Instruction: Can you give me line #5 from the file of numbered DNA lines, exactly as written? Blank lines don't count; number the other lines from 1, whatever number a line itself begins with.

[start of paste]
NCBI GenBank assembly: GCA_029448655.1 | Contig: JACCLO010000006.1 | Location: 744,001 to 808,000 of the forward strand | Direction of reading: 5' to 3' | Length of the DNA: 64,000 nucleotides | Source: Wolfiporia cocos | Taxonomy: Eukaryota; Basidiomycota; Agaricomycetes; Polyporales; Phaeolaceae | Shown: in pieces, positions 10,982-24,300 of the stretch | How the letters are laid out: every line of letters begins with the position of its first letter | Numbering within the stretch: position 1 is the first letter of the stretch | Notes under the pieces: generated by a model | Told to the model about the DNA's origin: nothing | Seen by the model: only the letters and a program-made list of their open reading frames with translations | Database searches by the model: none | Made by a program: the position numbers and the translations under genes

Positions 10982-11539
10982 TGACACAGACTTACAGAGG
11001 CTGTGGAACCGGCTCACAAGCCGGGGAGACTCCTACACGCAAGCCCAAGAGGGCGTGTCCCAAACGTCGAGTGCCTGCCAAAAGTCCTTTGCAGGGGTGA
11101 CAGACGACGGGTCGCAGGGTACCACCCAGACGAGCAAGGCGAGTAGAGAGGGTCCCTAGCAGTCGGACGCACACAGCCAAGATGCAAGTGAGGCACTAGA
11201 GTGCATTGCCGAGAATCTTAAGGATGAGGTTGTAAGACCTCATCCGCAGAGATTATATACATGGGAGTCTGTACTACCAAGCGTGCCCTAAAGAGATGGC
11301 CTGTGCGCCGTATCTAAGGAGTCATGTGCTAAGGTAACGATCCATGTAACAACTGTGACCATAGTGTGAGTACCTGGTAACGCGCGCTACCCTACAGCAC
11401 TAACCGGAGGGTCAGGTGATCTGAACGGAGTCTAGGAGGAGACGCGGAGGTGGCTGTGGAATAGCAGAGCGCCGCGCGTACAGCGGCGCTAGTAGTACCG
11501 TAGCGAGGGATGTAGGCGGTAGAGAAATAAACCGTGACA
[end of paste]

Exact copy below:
11101 CAGACGACGGGTCGCAGGGTACCACCCAGACGAGCAAGGCGAGTAGAGAGGGTCCCTAGCAGTCGGACGCACACAGCCAAGATGCAAGTGAGGCACTAGA